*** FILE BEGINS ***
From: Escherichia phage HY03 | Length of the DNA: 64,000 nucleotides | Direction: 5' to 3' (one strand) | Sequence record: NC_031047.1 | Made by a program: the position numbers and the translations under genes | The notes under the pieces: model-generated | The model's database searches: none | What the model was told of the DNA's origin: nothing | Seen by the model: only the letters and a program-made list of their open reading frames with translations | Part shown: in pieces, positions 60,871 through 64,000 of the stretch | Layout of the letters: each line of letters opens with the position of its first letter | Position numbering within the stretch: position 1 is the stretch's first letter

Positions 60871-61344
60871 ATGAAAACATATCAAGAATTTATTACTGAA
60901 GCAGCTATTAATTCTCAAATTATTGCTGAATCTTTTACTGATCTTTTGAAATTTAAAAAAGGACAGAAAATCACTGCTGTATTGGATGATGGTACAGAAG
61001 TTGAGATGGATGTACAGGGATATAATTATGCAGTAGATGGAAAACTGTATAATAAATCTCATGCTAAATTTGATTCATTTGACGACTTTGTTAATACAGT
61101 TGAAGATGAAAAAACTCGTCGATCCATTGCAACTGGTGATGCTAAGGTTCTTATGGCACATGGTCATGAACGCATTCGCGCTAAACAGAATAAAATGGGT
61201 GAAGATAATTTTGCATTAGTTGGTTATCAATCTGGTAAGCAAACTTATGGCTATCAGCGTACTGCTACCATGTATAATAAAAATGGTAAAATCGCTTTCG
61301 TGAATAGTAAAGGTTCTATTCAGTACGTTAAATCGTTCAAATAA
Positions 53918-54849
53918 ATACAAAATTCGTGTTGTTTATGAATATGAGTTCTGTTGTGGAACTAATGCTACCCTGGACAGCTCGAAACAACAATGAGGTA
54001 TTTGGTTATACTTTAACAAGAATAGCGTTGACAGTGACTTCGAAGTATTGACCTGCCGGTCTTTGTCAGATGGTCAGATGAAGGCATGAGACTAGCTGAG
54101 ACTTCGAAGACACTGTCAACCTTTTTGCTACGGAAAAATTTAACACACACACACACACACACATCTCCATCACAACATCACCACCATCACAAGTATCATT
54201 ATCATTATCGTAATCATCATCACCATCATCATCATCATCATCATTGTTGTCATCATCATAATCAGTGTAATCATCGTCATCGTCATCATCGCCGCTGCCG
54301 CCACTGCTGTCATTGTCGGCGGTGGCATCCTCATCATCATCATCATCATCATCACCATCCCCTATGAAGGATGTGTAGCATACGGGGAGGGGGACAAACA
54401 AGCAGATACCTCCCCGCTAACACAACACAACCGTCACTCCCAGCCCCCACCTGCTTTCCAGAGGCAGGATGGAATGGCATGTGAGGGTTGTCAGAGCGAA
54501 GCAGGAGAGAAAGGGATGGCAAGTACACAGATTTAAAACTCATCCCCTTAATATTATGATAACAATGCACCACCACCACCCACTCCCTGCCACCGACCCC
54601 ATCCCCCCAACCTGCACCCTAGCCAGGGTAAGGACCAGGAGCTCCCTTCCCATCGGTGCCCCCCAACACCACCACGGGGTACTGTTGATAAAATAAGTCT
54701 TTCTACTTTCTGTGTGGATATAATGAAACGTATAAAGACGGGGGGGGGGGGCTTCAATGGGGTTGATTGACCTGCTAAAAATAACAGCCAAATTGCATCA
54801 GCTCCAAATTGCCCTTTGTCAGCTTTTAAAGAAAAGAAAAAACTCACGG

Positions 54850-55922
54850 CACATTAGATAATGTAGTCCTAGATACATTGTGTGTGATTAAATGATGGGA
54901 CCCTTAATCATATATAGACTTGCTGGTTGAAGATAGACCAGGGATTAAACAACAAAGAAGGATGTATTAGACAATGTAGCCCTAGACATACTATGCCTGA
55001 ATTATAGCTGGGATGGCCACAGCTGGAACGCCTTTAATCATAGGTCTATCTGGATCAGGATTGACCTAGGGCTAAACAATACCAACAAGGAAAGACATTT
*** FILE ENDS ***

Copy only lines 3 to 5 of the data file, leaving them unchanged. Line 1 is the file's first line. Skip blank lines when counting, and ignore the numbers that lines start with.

60871 ATGAAAACATATCAAGAATTTATTACTGAA
60901 GCAGCTATTAATTCTCAAATTATTGCTGAATCTTTTACTGATCTTTTGAAATTTAAAAAAGGACAGAAAATCACTGCTGTATTGGATGATGGTACAGAAG
61001 TTGAGATGGATGTACAGGGATATAATTATGCAGTAGATGGAAAACTGTATAATAAATCTCATGCTAAATTTGATTCATTTGACGACTTTGTTAATACAGT